Incidence of serious injuries due to physical abuse in the United States, 1997 to 2009

 
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Studies have shown that child abuse can have long-term effects on both victims and society. According to the U.S. Department of Health and Human Services, such experiences can be associated with negative psychological and behavioral consequences for the victim well into adult life. Societal consequences include the costs associated with the child welfare and criminal justice systems, as well as the indirect costs associated with a loss of productivity due to underemployment.

National data from child protective services agencies (CPS) have shown a 55% decrease in the incidence of substantiated cases of physical abuse from 1992-2009. However, no study has previously tracked the occurrence of serious injuries due to physical abuse. A 2012 study from Yale University published in Pediatrics, “Incidence of Serious Injuries Due to Physical Abuse in the United States: 1997 to 2009,” analyzes national data from hospitalized children detailed in the Kids’ Patient Database, which provides a sample of hospital discharge information. The study’s findings strongly challenge data patterns from U.S. child protective services.

The study’s findings include:

  • The incidence of serious injuries due to physical abuse of children under the age of 18 increased by 4.9% over the period between 1997-2009. The incidence increased from 6.1 per 100,000 children in 1997 to 6.4 per 100,000 children in 2009.
  • For children under the age of 1, the incidence increased by 10.9%, from 56.2 to 62.3, per 100,000 children over this period. For the older children between the ages of 1 and 18, there was a decrease of 9.1%, from 3.3 to 3.0 per 100,000 children.
  • “The length of stay for the hospitalizations of children with abusive injuries did not change over time (mean 7.2 days in 1997 vs. 7.1 days in 2009). In contrast, there was a substantial increase in the incidence of deaths during the hospitalization in the abuse group. In 1997, the incidence of children dying due to abusive injuries was 0.25 per 100,000 children, and this increased to 0.36 per 100,000 children in 2009.”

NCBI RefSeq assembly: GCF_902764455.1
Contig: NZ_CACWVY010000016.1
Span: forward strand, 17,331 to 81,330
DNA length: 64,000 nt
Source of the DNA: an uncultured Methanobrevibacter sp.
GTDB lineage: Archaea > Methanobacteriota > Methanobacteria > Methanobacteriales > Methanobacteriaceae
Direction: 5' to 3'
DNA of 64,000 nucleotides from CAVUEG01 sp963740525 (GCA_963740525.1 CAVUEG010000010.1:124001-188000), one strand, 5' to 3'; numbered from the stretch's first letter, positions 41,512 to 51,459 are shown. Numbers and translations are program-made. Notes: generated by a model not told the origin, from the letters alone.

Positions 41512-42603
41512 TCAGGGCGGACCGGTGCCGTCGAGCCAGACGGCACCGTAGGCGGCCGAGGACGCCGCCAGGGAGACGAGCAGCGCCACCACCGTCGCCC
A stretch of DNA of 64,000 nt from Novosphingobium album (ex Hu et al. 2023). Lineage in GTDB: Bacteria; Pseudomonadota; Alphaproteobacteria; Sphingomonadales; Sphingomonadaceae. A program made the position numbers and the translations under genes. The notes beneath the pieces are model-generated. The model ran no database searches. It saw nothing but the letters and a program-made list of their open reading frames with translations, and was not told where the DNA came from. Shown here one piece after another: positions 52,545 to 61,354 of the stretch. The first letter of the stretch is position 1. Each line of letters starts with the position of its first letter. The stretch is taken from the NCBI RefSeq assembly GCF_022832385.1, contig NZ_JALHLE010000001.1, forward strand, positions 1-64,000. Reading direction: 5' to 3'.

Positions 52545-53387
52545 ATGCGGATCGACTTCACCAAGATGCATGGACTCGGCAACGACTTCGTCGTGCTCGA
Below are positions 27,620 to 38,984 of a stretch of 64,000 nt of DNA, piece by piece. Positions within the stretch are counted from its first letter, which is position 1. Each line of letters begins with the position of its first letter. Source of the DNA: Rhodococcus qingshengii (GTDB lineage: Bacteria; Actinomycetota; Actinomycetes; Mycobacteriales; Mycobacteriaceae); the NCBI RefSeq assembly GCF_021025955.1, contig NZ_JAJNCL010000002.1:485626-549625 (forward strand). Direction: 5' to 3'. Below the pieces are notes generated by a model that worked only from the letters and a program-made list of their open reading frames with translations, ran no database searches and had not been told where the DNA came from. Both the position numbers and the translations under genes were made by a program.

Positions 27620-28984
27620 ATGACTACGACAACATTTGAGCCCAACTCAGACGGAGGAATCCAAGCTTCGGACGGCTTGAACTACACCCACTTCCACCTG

• A major demographic change in the group of abused children over time was that the percentage of cases coming from families on Medicaid increased substantially, from 59% to 74%.

The authors conclude that “the results indicate that there has been no major decrease and, in fact, a small, but statistically significant increase in the incidence of hospitalizations of children with serious injuries due to physical abuse from 1997 to 2009.” Given that government data showed a decrease in the incidence of child abuse in the 1990s, the authors question the accuracy of that data and express “concerns that some of this decrease may be due to changes in reporting of cases to CPS agencies and changes in which cases get investigated by CPS and which cases are actually substantiated as physical abuse.”

Tags: youth, children, safety, crime

Last updated: November 29, 2012

 

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Citation: Leventhal, John M.; Gaither, Julie R. "Incidence of Serious Injuries Due to Physical Abuse in the United States: 1997 to 2009," Pediatrics, November 2012, Vol. 130, No. 5. doi: 10.1542/peds.2012-0922.